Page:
[2] Alfred Edersheim, The Temple: Its Ministry and Services As they Were at the Time of Christ (1874; reprinted by Eerdmans, 1958); chapter 4.

[3] "Lovely" (ESV, NRSV, NIV), "amiable" (KJV) is yādîd, "beloved, lovely." The basic meaning of the noun is "one greatly loved" by God or by man. The noun is derived from the verb "love" (ydd) (Ralph H. Alexander, TWOT #846a).

[4] Dôd, "beloved," found throughout the Song of Solomon, is from the presumed Hebrew root dwd, related to ydd, according to BDB, p. 391.

[5] "Dwelling place" (ESV, NIV, NRSV), "tabernacles" (KJV) is mishkān, "tabernacle," the portable sanctuary constructed by the Israelites in the wilderness described in some detail in Exodus 25-31 and Exodus 35-40. The verb shākan means "to dwell tabernacle," literally to spread one's tent. Another Hebrew verb yāshab (as in verse 4) also means "to inhabit, dwell" (Victor P. Hamilton, TWOT #2387c. Also Holladay, p. 219).

[6] Sebā'ôt from ṣābāʾ, "fight, serve" (John E. Hartley, TWOT #1865b).

[7] "Longs" (ESV, NRSV, KJV), "yearns" (NIV) is the Niphal stem of kāsap, "yearn for, long after" (TWOT #1015). "Deeply long for" (Holladay, p. 162).

[8] "Faints" is the Qal stem of kālâ, "accomplish, cease, consume, determine, end, fail, finish." The basic idea of this root is "to bring a process to completion" (John N. Oswalt, TWOT #982). Holladay gives five meanings: (1) come to an end; (2) become finished, complete, (3) disappear, perish, (4) be destroyed, ruined; (5) be determined, resolved; (6) become weak, languish; and (7) be consumed, waste away" (Holladay, p. 158).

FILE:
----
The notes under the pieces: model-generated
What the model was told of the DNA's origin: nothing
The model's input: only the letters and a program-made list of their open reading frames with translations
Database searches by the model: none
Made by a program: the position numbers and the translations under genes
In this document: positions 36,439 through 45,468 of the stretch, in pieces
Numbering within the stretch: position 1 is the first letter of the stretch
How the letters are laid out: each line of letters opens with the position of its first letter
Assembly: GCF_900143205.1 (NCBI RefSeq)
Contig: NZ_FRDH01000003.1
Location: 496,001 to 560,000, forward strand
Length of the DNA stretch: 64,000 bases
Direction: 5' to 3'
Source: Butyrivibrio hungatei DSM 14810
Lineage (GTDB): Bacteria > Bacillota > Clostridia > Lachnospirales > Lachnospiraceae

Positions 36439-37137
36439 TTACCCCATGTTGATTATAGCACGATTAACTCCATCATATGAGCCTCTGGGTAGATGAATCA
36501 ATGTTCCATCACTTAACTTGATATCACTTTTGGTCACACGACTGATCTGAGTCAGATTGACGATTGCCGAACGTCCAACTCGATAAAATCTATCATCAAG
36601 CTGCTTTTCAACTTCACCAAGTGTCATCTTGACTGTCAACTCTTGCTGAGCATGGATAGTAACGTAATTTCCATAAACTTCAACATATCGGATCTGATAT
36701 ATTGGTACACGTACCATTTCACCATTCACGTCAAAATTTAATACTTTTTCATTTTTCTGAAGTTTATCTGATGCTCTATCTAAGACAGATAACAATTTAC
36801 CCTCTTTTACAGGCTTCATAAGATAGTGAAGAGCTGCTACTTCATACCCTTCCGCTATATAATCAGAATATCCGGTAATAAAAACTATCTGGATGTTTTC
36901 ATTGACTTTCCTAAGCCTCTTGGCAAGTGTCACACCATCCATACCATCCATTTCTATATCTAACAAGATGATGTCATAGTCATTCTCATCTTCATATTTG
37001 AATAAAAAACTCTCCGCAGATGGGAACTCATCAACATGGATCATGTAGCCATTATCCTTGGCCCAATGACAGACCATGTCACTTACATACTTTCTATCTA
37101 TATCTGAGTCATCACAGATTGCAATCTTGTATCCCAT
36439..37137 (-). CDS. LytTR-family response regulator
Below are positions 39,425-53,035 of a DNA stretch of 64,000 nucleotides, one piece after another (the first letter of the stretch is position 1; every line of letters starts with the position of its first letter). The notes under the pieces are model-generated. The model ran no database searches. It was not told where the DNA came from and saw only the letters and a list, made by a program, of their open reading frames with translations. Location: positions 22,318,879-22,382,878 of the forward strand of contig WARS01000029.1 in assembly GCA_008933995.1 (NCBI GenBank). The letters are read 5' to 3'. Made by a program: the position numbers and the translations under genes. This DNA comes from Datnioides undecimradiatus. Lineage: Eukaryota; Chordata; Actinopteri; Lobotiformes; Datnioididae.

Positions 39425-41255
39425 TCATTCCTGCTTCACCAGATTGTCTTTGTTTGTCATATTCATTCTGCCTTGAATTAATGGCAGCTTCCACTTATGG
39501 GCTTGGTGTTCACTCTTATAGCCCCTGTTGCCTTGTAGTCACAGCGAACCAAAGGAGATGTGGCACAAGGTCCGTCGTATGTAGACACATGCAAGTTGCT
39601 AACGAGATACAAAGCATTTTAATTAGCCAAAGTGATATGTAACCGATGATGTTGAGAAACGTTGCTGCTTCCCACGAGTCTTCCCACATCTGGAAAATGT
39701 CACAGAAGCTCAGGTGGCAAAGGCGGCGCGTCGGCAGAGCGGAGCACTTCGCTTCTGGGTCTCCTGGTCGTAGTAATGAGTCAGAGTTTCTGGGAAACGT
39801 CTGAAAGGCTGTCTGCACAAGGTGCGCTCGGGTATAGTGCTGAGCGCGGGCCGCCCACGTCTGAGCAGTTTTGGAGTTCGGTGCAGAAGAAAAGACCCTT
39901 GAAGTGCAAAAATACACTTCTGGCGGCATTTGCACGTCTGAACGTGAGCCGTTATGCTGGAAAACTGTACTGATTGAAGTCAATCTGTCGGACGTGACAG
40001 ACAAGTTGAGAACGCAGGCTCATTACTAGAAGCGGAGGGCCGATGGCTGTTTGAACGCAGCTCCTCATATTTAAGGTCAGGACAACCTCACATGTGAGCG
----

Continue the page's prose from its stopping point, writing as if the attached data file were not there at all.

[9] "Sing for joy" (ESV, NRSV, NASB), "cry out" (NIV, KJV) is the Piel of rānan, "cry out, shout for joy." Rānan appears in parallel poetry with nearly every term for "joy," "rejoicing" and "praise." The jubilation which is the main thrust of the root is elsewhere also in a context of music (William White, TWOT #2179).

[10] "Courts" is the plural of ḥāṣēr, "court, enclosure." Solomon's building complex at Jerusalem included: the "inner" court of the temple (1 Kings 6:36; 7:12); the court of the palace (1 Kings 7:8), perhaps the "middle" court of 2 Kings 20:4 (following the Qere); and the "great" court covering the entire area of the complex (1 Kings 7:9, 12; Edwin Yamauchi, TWOT #922a).

[11] I believe this psalm was written prior to the Exile, because of the prayer for the king in verse 9. There is lots of speculation about the date, however, surveyed in Tate, Psalms (Word), pp. 351-352.

[12] Herod's Temple where Jesus worshipped had even more courts: the Priests Court surrounding the temple building, the Court of the Israelites where the men would gather, the Court of the Women, and the Court of the Gentiles.

[13] "Home" (ESV, NIV, NRSV), "house" (KJV) in both verses 3 and 4 is bayit, "house, household, home, place, temple, inward, family, et al." (TWOT #241). Also verse 10.

[14] "Altars" is the plural of mizbēaḥ, "altar, place of sacrifice" (TWOT #525b).

[15] "Sparrow" is ṣippôr, "bird." This word for bird is related to the "chirping" sound that a bird makes (John E. Hartley, TWOT #1959a). "Swallow" is derôr, "swallow" (TWOT #454c). "Kind of bird," traditionally a swallow or dove (Holladay, p. 73). Used only here and in Proverbs 26:2: "Like a sparrow (ṣippôr) in its flitting, like a swallow (derôr) in its flying, a curse that is causeless does not alight." "Nest" is qēn, "nest" (TWOT 2042a).

[16] "Dwell" is the Qal stem of yāshab, "sit, remain, dwell" (TWOT #922).

[17] "Selah" perhaps indicates an interlude of some kind, though we're not sure (Tremper Longman III, Psalms: An Introduction and Commentary (Tyndale Old Testament Commentaries; InterVarsity Press, 2014), p. 31).